The HTC Vive is the headset that made me believe in VR.
The HTC Vive is the headset that made me believe in VR.

The HTC Vive was the first virtual reality system that really blew me away thanks to its massive room-scale technology. Unlike the Rift, which lets you operate in an 8-foot by 8-foot space, the Vive lets you play in a huge 15-foot by 15-foot area. The Rift also includes all of the equipment needed for true room-scale VR out of the box, though it’s also priced higher than the Rift at $599.

The Vive is also, well, let’s say “challenging” to set up. While the Rift lets you place its three sensors on tables around your room, the Vive requires that you mount its two sensors either on your walls or using tall tripods. It’s a pain to say the least.

But being able to walk around such a large area in VR is a joy. Unfortunately, like the Rift, the Vive has an attached wire that you can easily trip over if you’re not careful enough. Of course, you can also use the Vive while sitting down if you don’t want to walk around, but that’s the system’s biggest selling point.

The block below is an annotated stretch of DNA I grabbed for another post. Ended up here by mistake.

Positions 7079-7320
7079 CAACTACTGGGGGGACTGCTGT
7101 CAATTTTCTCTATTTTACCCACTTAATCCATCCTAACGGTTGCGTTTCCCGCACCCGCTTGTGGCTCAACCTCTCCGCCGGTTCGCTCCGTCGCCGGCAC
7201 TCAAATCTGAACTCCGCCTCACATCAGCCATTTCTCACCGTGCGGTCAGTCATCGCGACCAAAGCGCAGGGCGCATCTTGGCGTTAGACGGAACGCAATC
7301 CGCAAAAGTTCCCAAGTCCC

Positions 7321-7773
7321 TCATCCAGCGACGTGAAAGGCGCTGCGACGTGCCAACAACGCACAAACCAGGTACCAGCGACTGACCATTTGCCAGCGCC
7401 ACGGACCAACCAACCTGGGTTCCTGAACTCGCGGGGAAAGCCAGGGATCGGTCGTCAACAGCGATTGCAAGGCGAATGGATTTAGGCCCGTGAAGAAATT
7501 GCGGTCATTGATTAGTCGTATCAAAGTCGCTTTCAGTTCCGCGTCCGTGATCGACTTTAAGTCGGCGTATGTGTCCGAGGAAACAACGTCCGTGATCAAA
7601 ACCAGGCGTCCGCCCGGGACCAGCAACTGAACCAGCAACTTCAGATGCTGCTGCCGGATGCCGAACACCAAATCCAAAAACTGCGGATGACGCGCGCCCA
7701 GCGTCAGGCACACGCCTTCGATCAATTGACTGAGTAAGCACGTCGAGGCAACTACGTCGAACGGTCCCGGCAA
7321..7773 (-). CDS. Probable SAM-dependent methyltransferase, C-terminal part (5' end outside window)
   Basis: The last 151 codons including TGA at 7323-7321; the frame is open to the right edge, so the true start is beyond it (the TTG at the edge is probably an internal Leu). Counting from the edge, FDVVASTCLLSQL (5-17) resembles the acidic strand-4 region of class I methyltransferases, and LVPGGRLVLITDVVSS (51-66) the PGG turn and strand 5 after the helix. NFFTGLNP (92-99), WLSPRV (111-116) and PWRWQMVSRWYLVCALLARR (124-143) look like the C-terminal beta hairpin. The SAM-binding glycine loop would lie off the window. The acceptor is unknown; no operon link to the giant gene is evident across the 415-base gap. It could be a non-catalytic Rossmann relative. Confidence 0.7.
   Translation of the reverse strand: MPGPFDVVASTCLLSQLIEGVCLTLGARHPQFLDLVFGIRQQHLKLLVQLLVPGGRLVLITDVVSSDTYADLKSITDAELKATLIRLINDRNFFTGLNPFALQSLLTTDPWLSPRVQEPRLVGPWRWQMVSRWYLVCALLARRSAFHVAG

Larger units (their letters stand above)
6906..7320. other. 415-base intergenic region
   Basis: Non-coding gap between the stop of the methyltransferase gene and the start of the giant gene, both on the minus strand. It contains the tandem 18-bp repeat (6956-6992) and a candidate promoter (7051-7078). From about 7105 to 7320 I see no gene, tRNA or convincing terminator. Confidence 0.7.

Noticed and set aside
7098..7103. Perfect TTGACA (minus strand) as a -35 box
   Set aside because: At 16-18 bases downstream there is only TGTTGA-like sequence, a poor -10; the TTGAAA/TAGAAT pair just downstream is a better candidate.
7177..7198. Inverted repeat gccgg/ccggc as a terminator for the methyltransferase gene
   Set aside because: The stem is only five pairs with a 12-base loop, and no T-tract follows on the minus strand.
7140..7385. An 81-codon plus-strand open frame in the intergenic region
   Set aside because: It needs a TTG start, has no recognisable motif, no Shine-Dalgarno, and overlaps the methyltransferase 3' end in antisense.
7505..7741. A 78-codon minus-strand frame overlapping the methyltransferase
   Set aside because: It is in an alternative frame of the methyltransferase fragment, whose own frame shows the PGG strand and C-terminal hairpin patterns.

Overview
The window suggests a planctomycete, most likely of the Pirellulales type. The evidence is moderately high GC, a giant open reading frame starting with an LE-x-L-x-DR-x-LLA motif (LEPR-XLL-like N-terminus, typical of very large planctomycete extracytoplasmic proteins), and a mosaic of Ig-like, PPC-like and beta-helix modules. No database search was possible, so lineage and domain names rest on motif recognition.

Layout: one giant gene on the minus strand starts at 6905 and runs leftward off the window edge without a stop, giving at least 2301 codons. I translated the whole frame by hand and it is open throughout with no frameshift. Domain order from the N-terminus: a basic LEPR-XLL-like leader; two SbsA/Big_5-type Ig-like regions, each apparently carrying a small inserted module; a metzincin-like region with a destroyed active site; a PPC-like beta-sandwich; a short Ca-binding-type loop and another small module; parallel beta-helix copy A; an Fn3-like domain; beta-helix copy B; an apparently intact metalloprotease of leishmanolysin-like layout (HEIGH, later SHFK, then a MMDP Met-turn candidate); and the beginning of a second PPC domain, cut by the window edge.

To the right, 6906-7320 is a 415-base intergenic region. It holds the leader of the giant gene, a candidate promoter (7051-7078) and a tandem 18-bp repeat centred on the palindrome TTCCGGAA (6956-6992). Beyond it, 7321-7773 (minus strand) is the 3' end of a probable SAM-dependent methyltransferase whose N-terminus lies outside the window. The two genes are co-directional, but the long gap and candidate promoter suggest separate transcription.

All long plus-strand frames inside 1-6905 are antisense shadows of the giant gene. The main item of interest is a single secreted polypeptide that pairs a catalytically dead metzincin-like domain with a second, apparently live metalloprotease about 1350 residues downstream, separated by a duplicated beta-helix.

As far as games go, the Vive was created alongside gaming giant Valve, which runs the Steam and SteamVR stores, so you’ll get access to the entire SteamVR games library. You can also connect to the Oculus store, but that requires some technical knowhow.

The Vive also has a higher minimum spec requirement for your PC, so you’ll end up paying more for the required computer if you don’t have one already.

Like the Rift, the Vive offers a resolution of 1200 x 1080 pixels per eye, a refresh rate of 90Hz and a 110-degree field of view. That means both provide relatively clear visuals, though not as sharp as your 1080p TV.

Sony PlayStation VR

Sony’s PlayStation VR is one of the more accessible VR devices on the market.
Sony’s PlayStation VR is one of the more accessible VR devices on the market.

This is one of the more accessible headsets out there. Rather than a PC, the system works with a PlayStation 4 console, which you can now purchase for $199. The headset itself sells for $299, but that’s not really what most people will pay. That’s because you’ll need a PlayStation Camera to take advantage of the headset. To get that you’ll need to opt for the camera and headset bundle for $399.

Want to use Sony’s motion controllers? Then you’ll need to get them as part of the full VR bundle for $449. So yeah, it’s not exactly consumer friendly. Still, at $648, it’s less expensive than buying the Rift or Vive and a separate PC.

The PSVR also benefits from having big-name console games like “Resident Evil 7” and “Gran Turismo Sport” attached to it. That said, the PSVR’s library can’t match the sheer number of games available through SteamVR.